Monday, July 21, 2014

Same pew, different church

Born and bred Methodist, I recognized early that part of the Method was not to be too flamboyant about the practice of religion.  Through childhood into young manhood, I sat through hundreds - thousands - of sermons, ceremonies and Sunday School lessons and never heard a raised voice, never saw a raised hand or heard any instrument besides an organ or the occasional acoustic guitar or lute for "folk services."

And none of those services ran for more than three hours, or, frankly, left me wanting more of the soul-cleansing music and words like I heard at the Baptist homegoing of our dear Deanna the other day at the Mt Sinai Baptist Church in Lansdowne, PA.

At the service, there was music, with many, many voices accompanied by, yes, an organ, but also electric guitar and bass, and drums. And this was the loud, spirit-lifting, animated of the bases of what the kids call "rock and roll," ya know?

Take away the music, and you can say the same for the preaching. This was not the "Verily, I say unto you..." sort of preaching, no sir.  This was the impassioned importuning of men leading their flock to see that their beloved Deanna has served her mission on earth and was called home.  These were the words of men who reminded us that yes, this loss is tough and it will cause pain, but not to worship the pain, to keep an eye on those better tomorrows.  The sort of funeral (that word wasn't even used on Saturday, in favor of the far more appropriate "homegoing") I am used to was all about lugubrious tones of " from dust we come and to dust we go," which is fine for as far as it goes, but it fails to celebrate what we do between those dusty days.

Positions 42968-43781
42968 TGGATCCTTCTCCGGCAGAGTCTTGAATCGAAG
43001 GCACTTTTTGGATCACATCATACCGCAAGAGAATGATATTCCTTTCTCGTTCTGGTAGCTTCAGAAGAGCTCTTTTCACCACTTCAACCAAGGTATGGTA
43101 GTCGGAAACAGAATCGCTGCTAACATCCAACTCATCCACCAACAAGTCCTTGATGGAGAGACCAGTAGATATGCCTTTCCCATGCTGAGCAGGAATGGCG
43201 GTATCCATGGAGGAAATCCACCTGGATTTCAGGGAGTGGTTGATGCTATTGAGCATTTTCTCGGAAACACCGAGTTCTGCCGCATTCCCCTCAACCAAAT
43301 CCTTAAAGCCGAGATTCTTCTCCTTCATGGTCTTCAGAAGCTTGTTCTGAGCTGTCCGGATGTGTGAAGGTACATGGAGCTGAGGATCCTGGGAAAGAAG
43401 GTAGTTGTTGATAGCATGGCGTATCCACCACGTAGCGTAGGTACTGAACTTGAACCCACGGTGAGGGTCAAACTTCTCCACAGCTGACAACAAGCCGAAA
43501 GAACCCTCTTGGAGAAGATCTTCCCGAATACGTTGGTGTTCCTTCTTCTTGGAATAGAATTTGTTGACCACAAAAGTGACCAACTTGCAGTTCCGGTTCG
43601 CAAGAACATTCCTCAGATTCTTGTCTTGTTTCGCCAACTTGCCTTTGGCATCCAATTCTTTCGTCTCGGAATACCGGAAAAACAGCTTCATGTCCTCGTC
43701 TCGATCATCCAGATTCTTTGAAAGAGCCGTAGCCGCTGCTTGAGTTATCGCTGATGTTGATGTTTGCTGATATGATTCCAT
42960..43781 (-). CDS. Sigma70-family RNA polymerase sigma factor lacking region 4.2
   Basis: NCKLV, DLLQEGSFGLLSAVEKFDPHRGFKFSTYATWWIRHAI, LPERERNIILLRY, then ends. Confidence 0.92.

No.  What we attended the other day was a celebration of the life of a woman who, in the words of Pastor Thomas, "didn't have time for bitterness."  In the year or so that we knew her, we never saw Deanna say a bad word for or about any one or any thing. 

She and her goodness are up above now, along with another friend of mine and my Mom.  This triumvirate of loss since April comes to an end now, and no service or private contemplation can change that.  I'm not a man given to grieving, believing that heaven is its own reward for believers, but the service Peggy and I attended on Saturday showed me a new way to regard death. Every church, every person, has their own way of saying farewell, but I have to say, I like this emphatic sort of service.  People were involved, singing along, calling out as they wished, getting on their feet and moving to the spirit.  

In the staid, sobersided services of my childhood, if anyone left their pew, it was assumed that they had fallen asleep and slid off. Again, not a criticism.  There are different ways of doing things. What we saw Saturday was soul-stirring.

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